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Bloemfontein - The office of the Auditor General (AG) says its investigation into how the Free State provincial government spent close to R120 million meant for a new legislature complex before the start of the actual construction is being hampered by a lack of several crucial documents.

The AG’s business executive responsible for investigations Aletta van Tromp told a joint Portfolio Committee on Public Accounts and Finance and that of Infrastructure and Economic Development which sat on Wednesday in Bloemfontein that they would not be able to finalise their work within four months as initially agreed.

The AG’s office was requested by the Free State Treasury Department to conduct a special audit of the supply chain management processes and financial transactions relating to the proposed legislature on the Ramkraal premises for the period between 2010 and 2014.

The Free State Institute of Architects was also asked to conduct a value-for-money assessment of the Ramkraal premises project.

“There is a list of documents that we don't have,” said Van Tromp during her presentation.

“The initial agreement was that we should complete our investigation within four months. About 99 percent of the invoices we got refer to non-tangible things and these are very difficult to verify... In some cases there are not invoices. We now hope to get it done by end of September. Mid-September the earliest,” she added.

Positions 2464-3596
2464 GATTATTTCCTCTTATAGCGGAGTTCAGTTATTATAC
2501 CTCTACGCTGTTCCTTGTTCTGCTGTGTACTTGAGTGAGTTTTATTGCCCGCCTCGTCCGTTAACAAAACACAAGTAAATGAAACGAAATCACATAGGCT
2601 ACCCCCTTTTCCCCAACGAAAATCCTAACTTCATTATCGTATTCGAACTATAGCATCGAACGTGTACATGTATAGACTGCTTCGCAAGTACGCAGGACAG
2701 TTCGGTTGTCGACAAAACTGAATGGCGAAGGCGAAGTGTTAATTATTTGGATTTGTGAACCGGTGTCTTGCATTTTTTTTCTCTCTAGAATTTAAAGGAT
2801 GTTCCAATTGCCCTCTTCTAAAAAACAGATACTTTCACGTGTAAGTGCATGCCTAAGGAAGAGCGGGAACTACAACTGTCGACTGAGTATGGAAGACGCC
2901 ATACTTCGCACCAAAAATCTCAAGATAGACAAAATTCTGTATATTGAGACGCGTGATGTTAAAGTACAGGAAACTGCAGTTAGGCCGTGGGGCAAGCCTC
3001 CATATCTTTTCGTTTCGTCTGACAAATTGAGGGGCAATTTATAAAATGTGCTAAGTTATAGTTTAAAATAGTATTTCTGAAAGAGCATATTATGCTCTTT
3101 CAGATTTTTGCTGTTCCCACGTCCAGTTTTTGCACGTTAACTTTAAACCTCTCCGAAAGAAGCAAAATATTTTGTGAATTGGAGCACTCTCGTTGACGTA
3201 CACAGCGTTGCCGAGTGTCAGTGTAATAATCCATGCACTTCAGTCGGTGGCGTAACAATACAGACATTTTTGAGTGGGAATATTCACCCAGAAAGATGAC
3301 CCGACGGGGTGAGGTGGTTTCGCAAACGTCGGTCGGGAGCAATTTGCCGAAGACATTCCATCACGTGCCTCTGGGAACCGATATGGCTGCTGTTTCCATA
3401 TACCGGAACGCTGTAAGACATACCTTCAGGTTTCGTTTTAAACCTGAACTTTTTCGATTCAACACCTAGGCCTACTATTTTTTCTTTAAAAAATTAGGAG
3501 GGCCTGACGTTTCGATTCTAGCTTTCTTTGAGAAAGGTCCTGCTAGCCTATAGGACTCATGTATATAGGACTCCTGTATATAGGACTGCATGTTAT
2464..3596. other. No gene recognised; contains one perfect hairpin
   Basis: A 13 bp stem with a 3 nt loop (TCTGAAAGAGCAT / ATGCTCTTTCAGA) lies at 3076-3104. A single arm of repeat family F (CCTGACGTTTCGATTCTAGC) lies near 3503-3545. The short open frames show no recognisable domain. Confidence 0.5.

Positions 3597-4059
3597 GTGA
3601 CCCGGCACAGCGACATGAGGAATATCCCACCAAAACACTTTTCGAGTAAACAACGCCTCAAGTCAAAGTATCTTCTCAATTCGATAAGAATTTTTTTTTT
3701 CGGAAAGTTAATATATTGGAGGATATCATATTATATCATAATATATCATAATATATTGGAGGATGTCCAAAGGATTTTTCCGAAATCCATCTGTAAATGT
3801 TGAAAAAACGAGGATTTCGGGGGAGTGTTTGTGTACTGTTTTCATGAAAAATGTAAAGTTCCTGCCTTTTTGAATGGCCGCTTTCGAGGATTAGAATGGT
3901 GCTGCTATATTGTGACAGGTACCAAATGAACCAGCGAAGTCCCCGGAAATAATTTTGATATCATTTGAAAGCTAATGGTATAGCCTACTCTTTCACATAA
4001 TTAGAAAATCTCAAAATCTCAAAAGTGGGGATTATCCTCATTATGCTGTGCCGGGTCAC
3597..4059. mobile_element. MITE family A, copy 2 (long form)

This however was not well received by most opposition members in the joint sitting who felt efforts to bring those who might have misused the funds to account were being stifled. The reports were expected to be done by April.  

Kgotso Morapela from the Economic Freedom Fighters felt the process was moving too slow and could soon be overtaken by events like what has happened with other investigations started by the provincial government in the past.

“We are not being useful. Always overtaken by events,” he told the meeting.

David van Vuuren from the DA shared the same view and suggested that it was also important to find out from the relevant people why so much documentation was left out.

“We can't say it's deliberate because we don't know but it's important to find out,” said Van Vuuren.

The chairperson of the Portfolio Committee of Public Accounts Neels van Rooyen who chaired the meeting said the provincial Public Works Department, the Legislature and the Free State Institute of Architects which were also expected to present their reports were not yet ready.

The Institute of Architects is said to have indicated it will be done by August.

The Ramkraal Prison was registered as a National Heritage Site on July 13, 1990. It is reported that several liberation struggle activists kept there. The buildings were however not well-maintained for some time and by 2012, homeless people had occupied it. It was at that time the Free State provincial government proposed to build a new legislature and turn the prison into a museum and kick-out the illegal occupants.

It is however not clear if proper procedures were followed when the provincial government acquired the place, hence National Monuments Council is also expected to present a report.